There are generally four hurdles to get over before making a claim for or negotiating damages – duty, breach, causation and loss. If you fall at any of these you fail to make the finish line.
There has to be relationship between the parties which creates a duty to one another and, at least one of them, must have breached that duty– for example they may not have fulfilled their part of a contract or complied with a restrictive covenant.
From this breach there must flow a loss. A loss may only be recoverable if said loss was caused by the breach of duty. If the loss was going to happen even without the breach of duty, then the breach cannot be said to have caused the loss and therefore the party that breached is off the hook.
Where the loss is found to stem from the breach, damages may be awarded to compensate for the harm done. Damages are generally calculated by working out what is needed to put the claimant in the position that they would have been in had the breach and loss not occurred. Accordingly, they’re generally equal to the loss: a court isn’t in the business of making people better off than they would have been if no breach had occurred.
This has been the precedent for almost 140 years
It therefore follows that if there isn’t a loss, damages can’t be awarded – which makes sense because if there was no loss then nobody has a right to complain, right?
In the case of Wrotham Park Estate Co Ltd v Parkside Homes Ltd (1974) the claimant, Wrotham Park, sold an area of freehold land at auction. The land was bought by Parkside Homes who built 14 houses on it, in breach of a negative covenant on the land prohibiting such building. However, despite the breach, it could not be established that Wrotham Park Estate Co Ltd had suffered a loss as they received the money for the land.
As Parkside Homes were in violation of the covenant the court could have granted an injunction and had them demolish the houses that had already been built. The judge decided against this in light of its ‘questionable fairness’ and instead decided to award damages.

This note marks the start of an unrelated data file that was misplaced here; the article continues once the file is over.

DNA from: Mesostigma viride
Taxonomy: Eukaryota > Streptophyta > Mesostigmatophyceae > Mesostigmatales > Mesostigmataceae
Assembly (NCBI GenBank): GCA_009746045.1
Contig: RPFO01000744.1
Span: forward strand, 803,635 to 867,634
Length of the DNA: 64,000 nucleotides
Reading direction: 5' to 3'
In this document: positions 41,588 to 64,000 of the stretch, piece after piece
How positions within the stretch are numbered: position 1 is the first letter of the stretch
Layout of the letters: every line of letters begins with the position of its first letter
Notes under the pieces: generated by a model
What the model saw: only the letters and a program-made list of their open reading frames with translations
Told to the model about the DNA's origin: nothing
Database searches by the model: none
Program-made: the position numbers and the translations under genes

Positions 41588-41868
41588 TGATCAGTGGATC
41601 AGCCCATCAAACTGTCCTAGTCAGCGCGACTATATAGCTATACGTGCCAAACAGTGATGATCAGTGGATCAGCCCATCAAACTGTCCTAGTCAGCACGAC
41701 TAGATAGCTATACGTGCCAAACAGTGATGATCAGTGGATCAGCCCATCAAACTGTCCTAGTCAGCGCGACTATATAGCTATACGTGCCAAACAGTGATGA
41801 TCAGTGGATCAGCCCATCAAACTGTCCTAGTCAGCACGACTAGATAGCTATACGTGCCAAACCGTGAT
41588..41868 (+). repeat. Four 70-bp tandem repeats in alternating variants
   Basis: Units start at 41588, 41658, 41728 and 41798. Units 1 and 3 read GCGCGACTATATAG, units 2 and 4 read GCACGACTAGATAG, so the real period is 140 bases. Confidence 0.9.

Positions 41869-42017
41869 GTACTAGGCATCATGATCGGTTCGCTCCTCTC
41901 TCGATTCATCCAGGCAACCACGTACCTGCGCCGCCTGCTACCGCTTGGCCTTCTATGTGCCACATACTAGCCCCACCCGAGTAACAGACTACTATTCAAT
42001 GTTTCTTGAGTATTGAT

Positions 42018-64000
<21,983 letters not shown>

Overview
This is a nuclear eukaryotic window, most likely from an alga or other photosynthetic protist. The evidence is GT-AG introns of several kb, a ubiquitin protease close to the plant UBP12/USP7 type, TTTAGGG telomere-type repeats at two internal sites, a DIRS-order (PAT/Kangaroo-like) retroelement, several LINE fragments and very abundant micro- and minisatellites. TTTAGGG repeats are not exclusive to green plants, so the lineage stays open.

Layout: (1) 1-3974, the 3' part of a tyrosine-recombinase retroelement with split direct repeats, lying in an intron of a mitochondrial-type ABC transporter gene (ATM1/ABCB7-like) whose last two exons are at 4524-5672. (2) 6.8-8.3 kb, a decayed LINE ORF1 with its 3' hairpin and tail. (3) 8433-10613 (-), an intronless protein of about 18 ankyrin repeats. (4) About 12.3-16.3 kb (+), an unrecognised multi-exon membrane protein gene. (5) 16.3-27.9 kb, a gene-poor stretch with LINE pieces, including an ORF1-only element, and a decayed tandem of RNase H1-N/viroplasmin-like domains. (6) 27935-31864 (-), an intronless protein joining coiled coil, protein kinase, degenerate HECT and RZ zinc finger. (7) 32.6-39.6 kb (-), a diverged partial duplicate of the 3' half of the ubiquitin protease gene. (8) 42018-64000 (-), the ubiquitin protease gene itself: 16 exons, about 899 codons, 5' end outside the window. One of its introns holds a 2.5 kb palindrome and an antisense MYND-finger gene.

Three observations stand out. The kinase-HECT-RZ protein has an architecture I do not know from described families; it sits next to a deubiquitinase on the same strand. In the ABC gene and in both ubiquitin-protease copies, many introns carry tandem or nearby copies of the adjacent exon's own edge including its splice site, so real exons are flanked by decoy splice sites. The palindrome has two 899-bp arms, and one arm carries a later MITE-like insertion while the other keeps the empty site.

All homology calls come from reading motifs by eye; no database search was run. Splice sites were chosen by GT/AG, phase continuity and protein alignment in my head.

He awarded £2,500 to Wrotham Park (about £30,000 in today’s money) as this was the figure he thought could have reasonably been negotiated had the parties agreed prior to the construction to relax the covenant.
Since its inception, Wrotham Park damages, as they have come to be known, have popped up in other areas of law – not just in land law or when dealing with restrictive covenants. Most commonly they were awarded when a court found a situation where one party could have charged a hypothetical fee for releasing the other party from an obligation that they had – no matter how that obligation was formed.
More recently though the scope of these damages has been reduced. Lord Reed, in 2018, stated that Wrotham Park damages had been used ‘rather loosely’ of late as it was being employed by courts whenever they thought such an application was just.
Reed’s judgement restricted this to cases where a defendant has obtained something from a claimant which the Claimant had a right to require payment for. By not paying for it the defendant was removing that right to be paid from the claimant.
Moving forward we’re probably going to see a lot less Wrotham Park style damage awards because of this judgment. As a result, if you are looking to make a successful claim when negotiating damages, it is essential that you obtain sound advice and choose a team you can trust to take your claim forward. So, if you’ve not been paid for something that you have a right to charge for then let our litigation department know and we’ll do what we can to help when it comes to negotiating damages.
 Livingstone v Rawyards Coal Co (1880) 5 App. Cas. 25
 Morris-Garner and another v One Step (Support) Ltd  UKSC 20
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